As it turns out, the best way to address that doesn't involve treating the impairment. At least not directly.

As reported by Medical Express, researchers at the University of Manchester have suggested that a significant percentage of hearing issues, particularly age-related hearing loss, can be prevented by addressing socioeconomic inequality. Published in Trends in Hearing, Conceptual Model of Hearing Health Inequalities (HHI Model): A Critical Interpretive Synthesis gathered and examined 53 studies that suggested a link between hearing health and inequality. The key findings were as follows:

  • Socioeconomic inequality and certain aspects of lifestyle may form a vicious cycle with hearing loss.
  • A lower socioeconomic position tends to correlate with a less healthy lifestyle. 
  • Increasing both literacy around hearing health and access to hearing care has the potential to improve both the diagnosis and prognosis of hearing loss.
  • Individuals suffering from hearing loss may be more likely to receive low-quality, unsafe healthcare. 

We already know that individuals suffering from hearing impairment have greater difficulty finding work. We also know that startlingly few organizations, even in the public sector, make enough concessions for the hard of hearing. This research only further emphasizes the need for greater accessibility and drives home the fact that the hard of hearing are among the most vulnerable in our society. 

As for what comes next? 

"The key determinants of poor hearing health in the course of a life and their interdependency as described by this model is a powerful way to intervene in this major problem," Dr. Dalia Tsimpida, the study's leader, explained in a blog post published by Manchester University about the study. "Our focus is not simply on the age of older adults but on factors which impact on people earlier in life, which if modified could reduce hearing loss in older age. This approach in hearing health can lead to the development of appropriate interventions and public health strategies that can have significant health policy and practice implications.“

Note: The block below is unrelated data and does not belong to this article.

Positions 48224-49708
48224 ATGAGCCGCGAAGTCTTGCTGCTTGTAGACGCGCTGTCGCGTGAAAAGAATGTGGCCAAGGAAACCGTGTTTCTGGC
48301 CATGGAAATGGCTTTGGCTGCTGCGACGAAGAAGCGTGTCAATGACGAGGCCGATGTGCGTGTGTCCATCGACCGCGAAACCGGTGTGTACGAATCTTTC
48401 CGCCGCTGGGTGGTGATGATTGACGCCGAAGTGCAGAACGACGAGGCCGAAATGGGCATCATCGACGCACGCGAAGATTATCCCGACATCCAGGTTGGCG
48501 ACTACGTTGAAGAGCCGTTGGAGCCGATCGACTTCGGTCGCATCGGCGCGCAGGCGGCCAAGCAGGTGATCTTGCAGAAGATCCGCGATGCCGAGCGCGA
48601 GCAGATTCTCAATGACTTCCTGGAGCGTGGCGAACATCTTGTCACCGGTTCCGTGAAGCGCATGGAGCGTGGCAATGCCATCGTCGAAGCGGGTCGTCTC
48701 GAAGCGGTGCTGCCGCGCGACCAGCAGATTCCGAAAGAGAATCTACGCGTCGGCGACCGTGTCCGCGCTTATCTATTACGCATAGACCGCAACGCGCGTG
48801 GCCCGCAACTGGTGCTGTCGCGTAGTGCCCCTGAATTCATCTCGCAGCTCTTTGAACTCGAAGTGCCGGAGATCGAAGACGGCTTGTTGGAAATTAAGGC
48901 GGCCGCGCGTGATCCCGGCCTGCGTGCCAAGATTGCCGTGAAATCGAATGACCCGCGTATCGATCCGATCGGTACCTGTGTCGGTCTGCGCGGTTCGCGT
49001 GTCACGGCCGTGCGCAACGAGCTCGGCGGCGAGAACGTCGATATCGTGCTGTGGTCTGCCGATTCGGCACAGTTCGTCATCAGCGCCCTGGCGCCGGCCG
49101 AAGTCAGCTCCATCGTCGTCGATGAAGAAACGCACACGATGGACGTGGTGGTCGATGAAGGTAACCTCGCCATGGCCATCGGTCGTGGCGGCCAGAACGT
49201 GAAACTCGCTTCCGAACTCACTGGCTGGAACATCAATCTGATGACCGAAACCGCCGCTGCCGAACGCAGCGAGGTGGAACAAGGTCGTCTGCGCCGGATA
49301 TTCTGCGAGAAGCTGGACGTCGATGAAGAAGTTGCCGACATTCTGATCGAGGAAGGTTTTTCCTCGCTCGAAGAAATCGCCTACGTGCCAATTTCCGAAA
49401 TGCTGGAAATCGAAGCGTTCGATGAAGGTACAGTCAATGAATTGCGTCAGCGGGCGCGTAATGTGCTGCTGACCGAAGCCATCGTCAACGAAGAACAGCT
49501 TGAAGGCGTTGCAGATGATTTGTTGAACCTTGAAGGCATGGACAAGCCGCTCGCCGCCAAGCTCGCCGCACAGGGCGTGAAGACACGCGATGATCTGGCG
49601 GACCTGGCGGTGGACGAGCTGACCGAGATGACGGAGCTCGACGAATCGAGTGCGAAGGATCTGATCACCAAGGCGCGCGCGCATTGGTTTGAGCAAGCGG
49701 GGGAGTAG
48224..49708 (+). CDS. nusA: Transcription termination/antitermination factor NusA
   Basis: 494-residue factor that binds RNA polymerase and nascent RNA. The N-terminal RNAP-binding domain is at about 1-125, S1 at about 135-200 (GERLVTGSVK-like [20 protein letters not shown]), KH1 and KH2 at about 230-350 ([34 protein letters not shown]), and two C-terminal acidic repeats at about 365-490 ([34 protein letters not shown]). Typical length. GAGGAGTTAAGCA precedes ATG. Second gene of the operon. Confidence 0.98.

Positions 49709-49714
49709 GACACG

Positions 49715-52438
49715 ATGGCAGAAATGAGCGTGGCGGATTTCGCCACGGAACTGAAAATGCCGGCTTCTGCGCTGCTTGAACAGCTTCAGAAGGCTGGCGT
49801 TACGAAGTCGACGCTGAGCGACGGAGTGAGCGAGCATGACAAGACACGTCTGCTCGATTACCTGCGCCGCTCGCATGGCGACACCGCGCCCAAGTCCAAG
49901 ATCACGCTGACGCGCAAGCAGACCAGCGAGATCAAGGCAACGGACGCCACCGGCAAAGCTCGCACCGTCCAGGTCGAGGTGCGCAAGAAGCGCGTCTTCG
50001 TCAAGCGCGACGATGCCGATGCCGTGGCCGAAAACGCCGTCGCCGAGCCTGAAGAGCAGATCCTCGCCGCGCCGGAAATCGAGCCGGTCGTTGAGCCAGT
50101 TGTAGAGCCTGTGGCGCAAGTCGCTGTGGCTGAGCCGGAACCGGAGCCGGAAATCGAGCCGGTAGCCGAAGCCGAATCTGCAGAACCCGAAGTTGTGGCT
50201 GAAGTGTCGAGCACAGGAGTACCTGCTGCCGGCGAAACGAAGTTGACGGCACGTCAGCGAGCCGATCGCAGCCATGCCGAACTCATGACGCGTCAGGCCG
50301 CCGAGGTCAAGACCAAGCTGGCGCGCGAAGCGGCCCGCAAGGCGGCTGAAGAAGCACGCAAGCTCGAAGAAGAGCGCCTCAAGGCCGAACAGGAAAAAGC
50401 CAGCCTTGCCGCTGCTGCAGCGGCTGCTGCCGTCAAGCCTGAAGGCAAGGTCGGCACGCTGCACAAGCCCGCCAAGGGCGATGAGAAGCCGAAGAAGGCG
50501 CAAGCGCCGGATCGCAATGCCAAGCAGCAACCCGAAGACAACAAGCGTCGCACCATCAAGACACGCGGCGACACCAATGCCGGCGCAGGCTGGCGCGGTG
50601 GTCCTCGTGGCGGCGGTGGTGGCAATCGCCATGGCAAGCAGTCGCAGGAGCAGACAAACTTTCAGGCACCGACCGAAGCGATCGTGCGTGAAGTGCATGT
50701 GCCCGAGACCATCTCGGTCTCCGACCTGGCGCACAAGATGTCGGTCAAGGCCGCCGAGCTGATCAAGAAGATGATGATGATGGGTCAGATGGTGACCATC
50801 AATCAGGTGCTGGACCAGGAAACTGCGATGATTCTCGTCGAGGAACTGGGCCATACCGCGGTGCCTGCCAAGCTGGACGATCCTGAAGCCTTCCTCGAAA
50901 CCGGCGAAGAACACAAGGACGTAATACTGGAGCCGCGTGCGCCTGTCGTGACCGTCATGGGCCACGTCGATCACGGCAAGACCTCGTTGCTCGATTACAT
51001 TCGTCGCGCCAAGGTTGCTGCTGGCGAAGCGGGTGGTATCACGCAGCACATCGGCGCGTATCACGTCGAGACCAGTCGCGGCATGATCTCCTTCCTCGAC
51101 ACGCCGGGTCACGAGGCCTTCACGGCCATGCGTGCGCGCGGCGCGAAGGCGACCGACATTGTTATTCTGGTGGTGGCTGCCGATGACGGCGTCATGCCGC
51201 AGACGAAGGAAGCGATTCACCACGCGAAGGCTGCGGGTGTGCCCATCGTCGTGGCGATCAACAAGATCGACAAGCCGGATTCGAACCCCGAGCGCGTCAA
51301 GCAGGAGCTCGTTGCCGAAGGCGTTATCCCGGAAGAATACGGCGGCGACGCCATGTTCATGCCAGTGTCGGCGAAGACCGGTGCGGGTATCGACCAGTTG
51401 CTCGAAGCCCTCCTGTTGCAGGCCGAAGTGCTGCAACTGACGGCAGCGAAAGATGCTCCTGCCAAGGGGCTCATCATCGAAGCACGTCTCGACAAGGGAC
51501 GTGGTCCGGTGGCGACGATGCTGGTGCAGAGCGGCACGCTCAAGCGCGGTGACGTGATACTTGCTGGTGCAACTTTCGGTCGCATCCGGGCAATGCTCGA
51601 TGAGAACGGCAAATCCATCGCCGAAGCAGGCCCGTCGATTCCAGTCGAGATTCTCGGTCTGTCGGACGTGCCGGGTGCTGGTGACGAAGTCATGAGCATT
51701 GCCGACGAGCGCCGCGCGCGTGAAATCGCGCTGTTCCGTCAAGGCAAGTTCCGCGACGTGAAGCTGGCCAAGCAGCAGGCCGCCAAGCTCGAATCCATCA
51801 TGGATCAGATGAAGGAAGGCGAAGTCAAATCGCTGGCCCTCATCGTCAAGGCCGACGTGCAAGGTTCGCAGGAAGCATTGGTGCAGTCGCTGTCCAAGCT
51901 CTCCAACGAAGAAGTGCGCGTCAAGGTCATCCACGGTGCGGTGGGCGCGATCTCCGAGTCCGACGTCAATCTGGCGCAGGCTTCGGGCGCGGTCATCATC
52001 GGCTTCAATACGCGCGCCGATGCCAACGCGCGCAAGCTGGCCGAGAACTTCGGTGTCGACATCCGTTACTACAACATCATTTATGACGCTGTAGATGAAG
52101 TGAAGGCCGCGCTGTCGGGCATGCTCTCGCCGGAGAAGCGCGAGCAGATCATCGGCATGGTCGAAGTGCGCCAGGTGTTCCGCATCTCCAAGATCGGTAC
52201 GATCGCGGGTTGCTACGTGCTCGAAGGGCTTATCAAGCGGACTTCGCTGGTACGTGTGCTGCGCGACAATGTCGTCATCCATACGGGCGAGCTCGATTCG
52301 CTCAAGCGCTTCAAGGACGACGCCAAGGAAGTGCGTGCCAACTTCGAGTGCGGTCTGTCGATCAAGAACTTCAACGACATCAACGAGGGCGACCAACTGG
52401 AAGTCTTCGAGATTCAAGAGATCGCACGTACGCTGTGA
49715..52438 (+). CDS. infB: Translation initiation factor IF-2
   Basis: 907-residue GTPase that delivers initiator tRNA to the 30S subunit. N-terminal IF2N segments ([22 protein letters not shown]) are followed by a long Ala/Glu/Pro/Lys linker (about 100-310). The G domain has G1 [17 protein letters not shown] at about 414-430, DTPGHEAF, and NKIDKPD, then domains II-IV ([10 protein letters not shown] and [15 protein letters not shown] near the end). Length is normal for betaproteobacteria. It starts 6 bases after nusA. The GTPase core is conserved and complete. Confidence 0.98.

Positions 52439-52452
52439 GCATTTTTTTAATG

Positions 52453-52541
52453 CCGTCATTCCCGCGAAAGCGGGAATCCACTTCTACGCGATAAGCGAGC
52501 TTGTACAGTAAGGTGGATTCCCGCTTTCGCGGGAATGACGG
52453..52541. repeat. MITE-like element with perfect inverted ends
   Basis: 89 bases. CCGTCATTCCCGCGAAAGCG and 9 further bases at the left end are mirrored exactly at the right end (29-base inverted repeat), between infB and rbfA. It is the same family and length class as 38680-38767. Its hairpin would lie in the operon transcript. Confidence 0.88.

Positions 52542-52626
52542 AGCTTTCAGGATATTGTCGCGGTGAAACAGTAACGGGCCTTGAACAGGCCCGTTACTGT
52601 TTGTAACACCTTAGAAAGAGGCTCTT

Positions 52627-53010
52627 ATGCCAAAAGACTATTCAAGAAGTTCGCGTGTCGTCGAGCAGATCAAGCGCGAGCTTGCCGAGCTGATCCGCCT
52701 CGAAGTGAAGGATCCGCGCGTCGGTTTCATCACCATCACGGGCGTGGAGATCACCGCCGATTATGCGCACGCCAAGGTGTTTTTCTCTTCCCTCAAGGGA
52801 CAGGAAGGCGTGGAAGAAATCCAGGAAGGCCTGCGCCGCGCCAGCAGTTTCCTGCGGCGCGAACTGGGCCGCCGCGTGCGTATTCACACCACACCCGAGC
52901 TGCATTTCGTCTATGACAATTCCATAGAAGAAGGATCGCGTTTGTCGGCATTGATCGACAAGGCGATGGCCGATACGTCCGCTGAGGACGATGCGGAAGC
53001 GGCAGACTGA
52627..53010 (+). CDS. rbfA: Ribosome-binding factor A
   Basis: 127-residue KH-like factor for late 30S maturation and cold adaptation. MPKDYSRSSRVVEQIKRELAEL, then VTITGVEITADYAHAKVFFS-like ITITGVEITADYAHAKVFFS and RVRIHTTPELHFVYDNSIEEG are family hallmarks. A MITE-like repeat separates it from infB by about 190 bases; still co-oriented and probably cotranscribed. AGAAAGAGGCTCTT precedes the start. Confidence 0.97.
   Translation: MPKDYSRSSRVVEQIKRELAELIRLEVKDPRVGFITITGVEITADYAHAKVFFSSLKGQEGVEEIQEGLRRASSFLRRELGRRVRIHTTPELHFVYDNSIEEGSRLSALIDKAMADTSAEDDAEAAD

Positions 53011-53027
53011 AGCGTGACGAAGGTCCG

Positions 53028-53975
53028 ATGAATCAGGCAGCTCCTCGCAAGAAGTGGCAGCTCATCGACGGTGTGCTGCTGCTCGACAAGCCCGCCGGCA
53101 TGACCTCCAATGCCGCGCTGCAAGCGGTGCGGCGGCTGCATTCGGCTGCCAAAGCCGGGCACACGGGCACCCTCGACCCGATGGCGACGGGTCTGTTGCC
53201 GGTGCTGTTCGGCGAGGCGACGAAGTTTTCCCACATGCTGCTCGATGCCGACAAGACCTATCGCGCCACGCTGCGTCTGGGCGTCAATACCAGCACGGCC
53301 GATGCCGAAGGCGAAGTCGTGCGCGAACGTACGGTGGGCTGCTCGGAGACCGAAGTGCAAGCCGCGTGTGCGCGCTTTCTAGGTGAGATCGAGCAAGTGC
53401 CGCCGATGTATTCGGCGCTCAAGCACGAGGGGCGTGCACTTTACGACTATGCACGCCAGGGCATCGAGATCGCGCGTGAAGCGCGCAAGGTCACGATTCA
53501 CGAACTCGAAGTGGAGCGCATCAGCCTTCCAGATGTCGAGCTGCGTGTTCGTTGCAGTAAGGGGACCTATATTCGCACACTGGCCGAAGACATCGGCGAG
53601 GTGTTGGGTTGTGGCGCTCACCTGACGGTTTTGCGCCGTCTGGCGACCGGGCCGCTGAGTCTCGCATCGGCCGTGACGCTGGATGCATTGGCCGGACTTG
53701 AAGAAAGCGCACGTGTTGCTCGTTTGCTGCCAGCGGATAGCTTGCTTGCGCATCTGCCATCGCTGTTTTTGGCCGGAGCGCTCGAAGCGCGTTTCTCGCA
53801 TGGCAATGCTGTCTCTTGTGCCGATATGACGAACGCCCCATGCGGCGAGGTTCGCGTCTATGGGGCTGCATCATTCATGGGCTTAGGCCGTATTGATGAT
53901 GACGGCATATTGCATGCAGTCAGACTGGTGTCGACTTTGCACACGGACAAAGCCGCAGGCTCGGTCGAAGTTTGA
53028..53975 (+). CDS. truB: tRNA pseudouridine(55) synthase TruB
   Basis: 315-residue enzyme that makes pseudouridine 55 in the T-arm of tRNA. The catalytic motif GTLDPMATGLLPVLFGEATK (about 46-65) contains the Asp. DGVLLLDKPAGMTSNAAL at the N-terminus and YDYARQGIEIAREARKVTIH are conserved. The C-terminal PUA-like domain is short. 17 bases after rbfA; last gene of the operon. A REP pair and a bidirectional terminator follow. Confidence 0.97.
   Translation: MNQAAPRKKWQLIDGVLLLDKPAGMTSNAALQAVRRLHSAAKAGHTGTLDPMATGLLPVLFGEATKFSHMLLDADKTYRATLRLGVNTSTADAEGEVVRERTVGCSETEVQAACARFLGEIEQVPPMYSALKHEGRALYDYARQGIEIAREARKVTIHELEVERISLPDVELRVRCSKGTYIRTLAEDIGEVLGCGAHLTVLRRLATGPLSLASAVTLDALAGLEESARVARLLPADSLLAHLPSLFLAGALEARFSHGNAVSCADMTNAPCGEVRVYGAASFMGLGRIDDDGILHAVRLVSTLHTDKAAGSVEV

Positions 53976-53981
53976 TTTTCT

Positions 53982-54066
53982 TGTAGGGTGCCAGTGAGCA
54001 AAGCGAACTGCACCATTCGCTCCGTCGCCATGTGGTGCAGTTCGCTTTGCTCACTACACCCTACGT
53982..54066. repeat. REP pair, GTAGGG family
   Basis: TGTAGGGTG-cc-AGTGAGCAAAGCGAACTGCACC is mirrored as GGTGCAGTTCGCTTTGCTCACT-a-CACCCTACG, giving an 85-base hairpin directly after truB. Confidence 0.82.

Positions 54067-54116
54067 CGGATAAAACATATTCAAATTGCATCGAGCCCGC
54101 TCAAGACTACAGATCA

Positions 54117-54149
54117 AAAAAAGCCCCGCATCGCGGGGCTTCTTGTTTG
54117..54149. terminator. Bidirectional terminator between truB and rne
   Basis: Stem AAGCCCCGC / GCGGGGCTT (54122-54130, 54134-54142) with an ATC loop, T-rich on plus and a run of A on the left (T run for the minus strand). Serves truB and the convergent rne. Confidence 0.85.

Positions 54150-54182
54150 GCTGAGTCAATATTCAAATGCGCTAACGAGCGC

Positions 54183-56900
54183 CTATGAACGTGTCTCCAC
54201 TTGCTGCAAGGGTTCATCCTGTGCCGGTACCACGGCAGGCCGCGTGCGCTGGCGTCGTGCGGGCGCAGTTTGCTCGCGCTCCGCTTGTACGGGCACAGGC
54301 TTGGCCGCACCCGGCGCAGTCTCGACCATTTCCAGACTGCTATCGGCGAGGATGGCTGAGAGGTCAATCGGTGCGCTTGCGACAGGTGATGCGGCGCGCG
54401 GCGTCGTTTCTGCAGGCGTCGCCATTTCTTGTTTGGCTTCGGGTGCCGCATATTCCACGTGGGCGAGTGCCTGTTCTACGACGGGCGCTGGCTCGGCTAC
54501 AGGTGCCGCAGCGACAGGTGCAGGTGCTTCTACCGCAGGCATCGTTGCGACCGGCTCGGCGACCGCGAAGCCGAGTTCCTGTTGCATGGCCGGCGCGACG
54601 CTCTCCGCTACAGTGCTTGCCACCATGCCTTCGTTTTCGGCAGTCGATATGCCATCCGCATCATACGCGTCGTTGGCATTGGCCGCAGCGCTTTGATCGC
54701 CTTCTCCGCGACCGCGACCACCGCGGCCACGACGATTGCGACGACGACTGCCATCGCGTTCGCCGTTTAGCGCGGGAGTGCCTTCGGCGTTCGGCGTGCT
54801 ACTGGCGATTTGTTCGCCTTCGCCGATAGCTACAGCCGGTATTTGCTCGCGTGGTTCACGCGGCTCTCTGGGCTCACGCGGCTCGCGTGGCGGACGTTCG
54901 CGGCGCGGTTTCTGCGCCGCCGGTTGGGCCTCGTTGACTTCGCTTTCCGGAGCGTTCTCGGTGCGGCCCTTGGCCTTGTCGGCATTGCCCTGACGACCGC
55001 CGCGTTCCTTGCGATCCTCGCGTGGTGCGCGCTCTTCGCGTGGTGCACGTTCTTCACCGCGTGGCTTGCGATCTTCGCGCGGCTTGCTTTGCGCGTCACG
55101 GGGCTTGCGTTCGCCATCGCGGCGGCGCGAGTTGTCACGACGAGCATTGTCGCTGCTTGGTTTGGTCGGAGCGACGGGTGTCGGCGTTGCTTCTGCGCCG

Not every type of hearing loss is preventable, and not every type of impairment will be addressed through the university's proposed approach. However, given that age-related hearing loss is one of the most common health problems facing older adults, the impact of any initiative that reduces its prevalence cannot be understated. And more widespread, accessible hearing care is always a good thing. 

Maybe one day, as genetic research continues to progress, we'll be able to reverse even the most severe and profound hearing damage. However, the best we can do is address the mitigating factors surrounding hearing impairment until that day comes. This study and the model it proposes to represent a step in the right direction — hopefully, it's the first of many.